The smoke-fireplume model : tool for eventual application to prescribed burns and wildland fires.

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Land managers are increasingly implementing strategies that employ the use of fire in prescribed burns to sustain ecosystems and plan to sustain the rate of increase in its use over the next five years. In planning and executing expanded use of fire in wildland treatment it is important to estimate the human health and safety consequences, property damage, and the extent of visibility degradation from the resulting conflagration-pyrolysis gases, soot and smoke generated during flaming, smoldering and/or glowing fires. Traditional approaches have often employed the analysis of weather observations and forecasts to determine whether a prescribed burn will affect populations, ... continued below

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12 pages

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Brown, D. F.; Dunn, W. E.; Lazaro, M. A. & Policastro, A. J. August 17, 1999.

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Description

Land managers are increasingly implementing strategies that employ the use of fire in prescribed burns to sustain ecosystems and plan to sustain the rate of increase in its use over the next five years. In planning and executing expanded use of fire in wildland treatment it is important to estimate the human health and safety consequences, property damage, and the extent of visibility degradation from the resulting conflagration-pyrolysis gases, soot and smoke generated during flaming, smoldering and/or glowing fires. Traditional approaches have often employed the analysis of weather observations and forecasts to determine whether a prescribed burn will affect populations, property, or protected Class I areas. However, the complexity of the problem lends itself to advanced PC-based models that are simple to use for both calculating the emissions from the burning of wildland fuels and the downwind dispersion of smoke and other products of pyrolysis, distillation, and/or fuels combustion. These models will need to address the effects of residual smoldering combustion, including plume dynamics and optical effects. In this paper, we discuss a suite of tools that can be applied for analyzing dispersion. These tools include the dispersion models FIREPLUME and SMOKE, together with the meteorological preprocessor SEBMET.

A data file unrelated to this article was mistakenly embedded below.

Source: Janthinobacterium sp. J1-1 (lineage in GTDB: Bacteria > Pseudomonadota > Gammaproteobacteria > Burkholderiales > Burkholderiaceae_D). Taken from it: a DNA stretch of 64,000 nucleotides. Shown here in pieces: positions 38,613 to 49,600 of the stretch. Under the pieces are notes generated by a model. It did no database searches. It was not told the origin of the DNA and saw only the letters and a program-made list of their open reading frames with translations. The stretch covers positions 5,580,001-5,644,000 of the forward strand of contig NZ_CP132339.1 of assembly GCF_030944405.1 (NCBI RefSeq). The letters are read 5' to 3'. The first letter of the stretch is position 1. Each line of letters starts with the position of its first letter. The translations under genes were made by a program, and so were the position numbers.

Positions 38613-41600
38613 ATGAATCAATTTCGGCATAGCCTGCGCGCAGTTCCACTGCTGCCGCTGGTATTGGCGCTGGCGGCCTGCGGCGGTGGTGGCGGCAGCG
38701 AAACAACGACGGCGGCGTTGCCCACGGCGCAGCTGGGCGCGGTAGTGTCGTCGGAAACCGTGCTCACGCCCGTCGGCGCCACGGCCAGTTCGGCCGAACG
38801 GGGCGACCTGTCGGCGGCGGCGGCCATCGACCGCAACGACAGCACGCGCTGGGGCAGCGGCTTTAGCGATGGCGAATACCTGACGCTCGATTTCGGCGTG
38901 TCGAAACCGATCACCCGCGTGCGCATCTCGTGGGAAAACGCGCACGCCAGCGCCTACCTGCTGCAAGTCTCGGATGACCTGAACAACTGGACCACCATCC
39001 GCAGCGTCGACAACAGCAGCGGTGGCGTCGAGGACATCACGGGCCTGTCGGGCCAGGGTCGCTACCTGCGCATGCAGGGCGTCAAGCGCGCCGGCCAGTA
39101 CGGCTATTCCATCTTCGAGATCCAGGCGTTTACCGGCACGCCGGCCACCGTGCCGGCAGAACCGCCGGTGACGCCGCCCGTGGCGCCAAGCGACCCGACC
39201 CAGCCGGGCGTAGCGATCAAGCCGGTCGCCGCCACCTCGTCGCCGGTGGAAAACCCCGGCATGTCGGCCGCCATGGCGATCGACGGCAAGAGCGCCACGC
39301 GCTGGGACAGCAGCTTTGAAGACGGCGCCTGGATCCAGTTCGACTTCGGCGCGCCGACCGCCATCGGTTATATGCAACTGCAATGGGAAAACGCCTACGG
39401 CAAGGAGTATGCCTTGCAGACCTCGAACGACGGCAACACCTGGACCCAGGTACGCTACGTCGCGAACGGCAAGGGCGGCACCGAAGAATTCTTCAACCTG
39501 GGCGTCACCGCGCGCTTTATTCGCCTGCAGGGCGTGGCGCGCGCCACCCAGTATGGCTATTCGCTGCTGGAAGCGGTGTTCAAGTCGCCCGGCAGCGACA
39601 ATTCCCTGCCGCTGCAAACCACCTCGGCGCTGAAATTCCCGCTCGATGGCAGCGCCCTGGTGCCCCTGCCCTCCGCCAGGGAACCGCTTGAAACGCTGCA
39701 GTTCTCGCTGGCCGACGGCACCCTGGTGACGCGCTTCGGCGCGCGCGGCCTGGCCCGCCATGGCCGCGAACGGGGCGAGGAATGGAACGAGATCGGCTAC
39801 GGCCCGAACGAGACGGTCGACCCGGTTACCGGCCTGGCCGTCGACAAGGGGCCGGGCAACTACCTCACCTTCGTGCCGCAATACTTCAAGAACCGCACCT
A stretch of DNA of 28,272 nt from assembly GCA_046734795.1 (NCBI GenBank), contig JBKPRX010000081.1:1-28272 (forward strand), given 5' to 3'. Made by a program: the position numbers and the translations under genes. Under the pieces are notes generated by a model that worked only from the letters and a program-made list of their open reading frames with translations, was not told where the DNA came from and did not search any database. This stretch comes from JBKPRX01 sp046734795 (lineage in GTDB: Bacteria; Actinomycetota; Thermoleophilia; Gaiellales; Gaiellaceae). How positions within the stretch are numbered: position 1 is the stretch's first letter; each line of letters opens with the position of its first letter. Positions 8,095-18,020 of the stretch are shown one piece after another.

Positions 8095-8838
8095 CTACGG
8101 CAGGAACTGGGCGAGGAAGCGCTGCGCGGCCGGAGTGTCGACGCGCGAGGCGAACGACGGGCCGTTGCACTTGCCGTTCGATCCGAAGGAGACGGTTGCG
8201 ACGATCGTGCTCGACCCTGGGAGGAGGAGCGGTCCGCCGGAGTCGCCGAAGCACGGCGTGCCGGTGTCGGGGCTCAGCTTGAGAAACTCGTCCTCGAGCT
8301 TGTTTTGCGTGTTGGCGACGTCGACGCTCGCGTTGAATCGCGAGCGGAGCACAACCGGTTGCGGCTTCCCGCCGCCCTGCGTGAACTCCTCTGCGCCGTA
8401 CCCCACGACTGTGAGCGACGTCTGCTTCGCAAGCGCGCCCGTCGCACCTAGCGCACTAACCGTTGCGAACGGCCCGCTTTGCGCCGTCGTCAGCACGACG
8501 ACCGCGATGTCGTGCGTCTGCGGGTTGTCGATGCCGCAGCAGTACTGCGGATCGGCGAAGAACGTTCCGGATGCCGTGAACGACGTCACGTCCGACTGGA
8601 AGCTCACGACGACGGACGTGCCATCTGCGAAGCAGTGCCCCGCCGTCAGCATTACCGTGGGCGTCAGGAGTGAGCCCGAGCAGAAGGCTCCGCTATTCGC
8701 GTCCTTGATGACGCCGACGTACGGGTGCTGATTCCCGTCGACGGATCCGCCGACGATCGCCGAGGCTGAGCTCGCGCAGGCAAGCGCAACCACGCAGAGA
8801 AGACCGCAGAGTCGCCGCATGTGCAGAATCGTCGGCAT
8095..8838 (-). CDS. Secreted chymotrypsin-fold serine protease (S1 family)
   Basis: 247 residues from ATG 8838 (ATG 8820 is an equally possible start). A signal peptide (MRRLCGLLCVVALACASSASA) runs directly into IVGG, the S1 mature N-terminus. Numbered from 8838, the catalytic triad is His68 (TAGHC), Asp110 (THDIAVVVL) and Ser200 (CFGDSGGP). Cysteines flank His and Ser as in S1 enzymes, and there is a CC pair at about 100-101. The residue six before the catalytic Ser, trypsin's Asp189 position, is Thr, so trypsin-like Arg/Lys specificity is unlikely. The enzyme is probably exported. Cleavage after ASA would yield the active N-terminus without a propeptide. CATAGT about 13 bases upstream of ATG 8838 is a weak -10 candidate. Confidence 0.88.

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12 pages

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OSTI as DE00011939

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  • Joint Fire Science Program Conference and Workshop, Boise, ID (US), 06/17/1999--06/19/1999

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  • Report No.: ANL/EA/CP-99817
  • Grant Number: W-31109-ENG-38
  • Office of Scientific & Technical Information Report Number: 11939
  • Archival Resource Key: ark:/67531/metadc622541

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Office of Scientific & Technical Information Technical Reports

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  • August 17, 1999

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  • June 16, 2015, 7:43 a.m.

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  • March 28, 2016, 9:10 p.m.

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Brown, D. F.; Dunn, W. E.; Lazaro, M. A. & Policastro, A. J. The smoke-fireplume model : tool for eventual application to prescribed burns and wildland fires., article, August 17, 1999; Illinois. (digital.library.unt.edu/ark:/67531/metadc622541/: accessed December 11, 2017), University of North Texas Libraries, Digital Library, digital.library.unt.edu; crediting UNT Libraries Government Documents Department.